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On the 14th October 2016, the Cyprus Parliament approved the laws in relation to the amendment of the existing Cyprus Intellectual Property (IP) regime as published in the official gazette on 27th October 2016. The said amendments were made in order for the IP regime to be in line with OECD requirements Action 5 of the Base Erosion and Profit Shifting (BEPS) and have been incorporated in the Income Tax Law. The amendments are effective from the 1st July 2016 however there is five-year transitional period ie until the 30th June 2021 for those using the previous IP regime.
The previous IP regime will continue to apply until 30 June 2021 in relation to IPs that qualified for the previous IP regime before the 2nd January 2016.
Under certain conditions however, transitional rules will also apply to IPs that were developed or acquired during the period 2 January 2016 through 30 June 2016 provided that:
New IP regime
The new IP regime is in line with the OECD requirements and in effect gives an emphasis on research and development (R&D) of qualifying assets and the economic ownership.
In brief, under the new IP regime, a tax deduction equal to 80% of qualifying profits generated by qualifying assets will be applied by qualifying tax payers.
The qualifying profits are calculated by using the following ratio (the nexus fraction):
Qualifying profits = Overall income X Qualifying expenditure + Uplift expenditure
As shown in the ratio above, Qualifying profits means the proportion of the overall income corresponding to the fraction of the qualifying expenditure plus the uplift expenditure, over the total expenditure incurred for the qualifying assets.
Where the calculation of qualifying profits results in a loss, only 20% of this loss may be carried forward or group relieved in accordance with the provisions of Income Tax Law.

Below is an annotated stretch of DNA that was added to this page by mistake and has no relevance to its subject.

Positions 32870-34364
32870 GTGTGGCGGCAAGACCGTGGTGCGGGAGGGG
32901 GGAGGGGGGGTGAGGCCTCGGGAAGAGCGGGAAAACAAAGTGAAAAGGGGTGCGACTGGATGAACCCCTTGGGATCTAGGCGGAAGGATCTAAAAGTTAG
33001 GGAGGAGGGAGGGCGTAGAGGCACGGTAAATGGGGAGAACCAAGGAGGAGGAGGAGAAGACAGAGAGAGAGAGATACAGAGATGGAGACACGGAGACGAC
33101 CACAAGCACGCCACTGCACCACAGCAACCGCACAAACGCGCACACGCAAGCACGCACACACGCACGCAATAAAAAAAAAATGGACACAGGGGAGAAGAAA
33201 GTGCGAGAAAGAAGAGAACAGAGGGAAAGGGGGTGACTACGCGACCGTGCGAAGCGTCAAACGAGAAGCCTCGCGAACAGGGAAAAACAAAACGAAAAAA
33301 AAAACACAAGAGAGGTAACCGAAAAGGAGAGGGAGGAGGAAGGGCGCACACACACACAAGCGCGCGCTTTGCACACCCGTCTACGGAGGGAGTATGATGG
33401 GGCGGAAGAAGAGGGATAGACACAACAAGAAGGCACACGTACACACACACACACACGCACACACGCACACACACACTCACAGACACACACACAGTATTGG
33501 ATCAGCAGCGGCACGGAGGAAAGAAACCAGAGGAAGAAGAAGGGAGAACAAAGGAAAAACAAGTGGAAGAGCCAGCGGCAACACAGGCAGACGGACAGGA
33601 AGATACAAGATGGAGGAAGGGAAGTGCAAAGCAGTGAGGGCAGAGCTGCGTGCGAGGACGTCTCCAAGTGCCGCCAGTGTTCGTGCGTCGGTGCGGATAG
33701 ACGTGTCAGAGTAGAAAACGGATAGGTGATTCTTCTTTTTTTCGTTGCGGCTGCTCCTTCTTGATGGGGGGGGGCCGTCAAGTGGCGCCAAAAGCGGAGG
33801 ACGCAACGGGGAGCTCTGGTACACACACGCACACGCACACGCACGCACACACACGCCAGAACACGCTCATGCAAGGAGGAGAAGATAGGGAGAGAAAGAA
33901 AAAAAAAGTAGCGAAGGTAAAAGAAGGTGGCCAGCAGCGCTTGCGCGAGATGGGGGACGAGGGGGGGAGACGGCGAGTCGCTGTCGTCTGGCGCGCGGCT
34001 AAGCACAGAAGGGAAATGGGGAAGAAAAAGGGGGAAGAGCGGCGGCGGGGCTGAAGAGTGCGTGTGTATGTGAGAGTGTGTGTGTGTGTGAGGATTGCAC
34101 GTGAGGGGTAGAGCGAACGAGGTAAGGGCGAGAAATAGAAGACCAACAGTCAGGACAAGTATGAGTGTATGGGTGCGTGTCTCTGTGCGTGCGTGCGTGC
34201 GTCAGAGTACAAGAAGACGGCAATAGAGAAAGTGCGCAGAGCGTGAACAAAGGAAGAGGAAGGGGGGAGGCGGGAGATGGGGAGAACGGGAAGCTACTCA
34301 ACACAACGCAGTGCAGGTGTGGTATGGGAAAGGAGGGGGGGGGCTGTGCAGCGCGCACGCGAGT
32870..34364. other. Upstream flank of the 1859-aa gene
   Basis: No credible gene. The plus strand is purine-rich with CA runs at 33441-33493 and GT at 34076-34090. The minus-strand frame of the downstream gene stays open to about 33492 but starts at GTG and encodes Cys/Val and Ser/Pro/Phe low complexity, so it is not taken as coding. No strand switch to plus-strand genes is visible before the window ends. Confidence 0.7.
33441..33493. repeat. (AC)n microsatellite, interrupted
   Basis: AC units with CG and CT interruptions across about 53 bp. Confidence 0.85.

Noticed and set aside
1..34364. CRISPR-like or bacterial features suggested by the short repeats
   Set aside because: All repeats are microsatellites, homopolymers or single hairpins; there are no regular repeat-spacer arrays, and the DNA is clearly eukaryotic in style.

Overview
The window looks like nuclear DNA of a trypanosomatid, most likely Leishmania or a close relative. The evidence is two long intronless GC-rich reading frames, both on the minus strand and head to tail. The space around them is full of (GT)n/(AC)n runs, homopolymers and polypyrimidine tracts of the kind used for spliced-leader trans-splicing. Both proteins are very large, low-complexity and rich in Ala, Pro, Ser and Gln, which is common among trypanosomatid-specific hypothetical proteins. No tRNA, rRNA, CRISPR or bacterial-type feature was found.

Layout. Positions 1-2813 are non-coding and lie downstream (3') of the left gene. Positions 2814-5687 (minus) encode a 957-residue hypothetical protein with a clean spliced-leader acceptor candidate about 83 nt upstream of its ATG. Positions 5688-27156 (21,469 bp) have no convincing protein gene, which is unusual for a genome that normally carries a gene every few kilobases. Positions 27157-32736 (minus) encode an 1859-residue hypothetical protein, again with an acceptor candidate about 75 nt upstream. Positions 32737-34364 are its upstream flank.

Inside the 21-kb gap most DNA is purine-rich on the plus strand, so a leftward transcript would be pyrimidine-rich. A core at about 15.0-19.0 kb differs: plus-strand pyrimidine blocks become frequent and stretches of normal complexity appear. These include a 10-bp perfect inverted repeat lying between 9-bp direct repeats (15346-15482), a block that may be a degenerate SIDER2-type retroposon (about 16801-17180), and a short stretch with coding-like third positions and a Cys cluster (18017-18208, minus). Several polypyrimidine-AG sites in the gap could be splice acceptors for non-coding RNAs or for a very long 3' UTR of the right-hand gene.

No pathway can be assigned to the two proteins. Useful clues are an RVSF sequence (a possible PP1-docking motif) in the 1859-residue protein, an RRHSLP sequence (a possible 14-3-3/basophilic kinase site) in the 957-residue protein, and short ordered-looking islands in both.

Overall income derived from qualifying assets is defined as the gross profit from the assets and includes amongst other:
Capital gains arising from the disposal of a qualifying asset under the new IP regime are not included in qualifying profits and are fully exempt from income tax.
Qualifying expenditure for qualifying intangible asset include, but are not limited to, the following:
However, the below expenditure is not considered qualifying expenditure:
Up-lift expenditure means the lower of 30% of the qualifying expenditure and the total amount of the cost of acquisition of the qualifying asset and any costs incurred for R&D outsourced to related parties.
Overall expenditure of qualifying assets is the sum of (i)qualifying expenditure, and (ii) the total acquisition cost of the qualifying assets and any R&D costs outsourced to related parties incurred in any tax year.
Qualifying assets mean assets acquired, developed or exploited by a person in the course of his business, (excluding intellectual property associated with marketing), are the result of R&D activities and the qualifying taxpayer is the economic owner of the assets.
These assets can be:
Business names (including brands), trademarks, rights to public presence, image rights and other intellectual property rights used to market products and services are not considered as qualifying intangible assets.
Qualified assets should be certified as “qualifying” by a Specialized Firm abroad.
Qualifying taxpayers that are eligible for the new IP regime include Cyprus tax resident persons, permanent establishments (PEs) of non-resident persons and foreign PEs that are subject to tax in Cyprus. The taxpayer can elect whether a foreign PE is taxable in Cyprus, so that the PE can be classified as a qualifying taxpayer.
Maintaining books and records
Qualifying taxpayers should maintain books and records for income and expenditure for each qualifying asset in order to accurately calculate the nexus fraction.
Capital allowances for all intangible assets (excluding goodwill and assets qualifying for the previous IP regime) are now allowable as a tax-deductible expense. Intangible assets will be amortised over the useful economic life of the asset, as determined by generally acceptable accounting principles (up to a maximum useful life of 20 years) and upon the disposal of such an intangible asset a balancing statement will be prepared (balancing addition being subject to income tax and any balancing deduction being tax deductible).
The new IP regime which is fully compliant with OECD requirements still remains very attractive resulting in a effective tax rate of 2.5%.
Royal Pine & Associates is a strong independent provider of trust and corporate services and provides comprehensive and specialized advice and services in all aspects of domestic and international business. Please contact us to find out more about the above matter.
Posted on Jul 24, 2017
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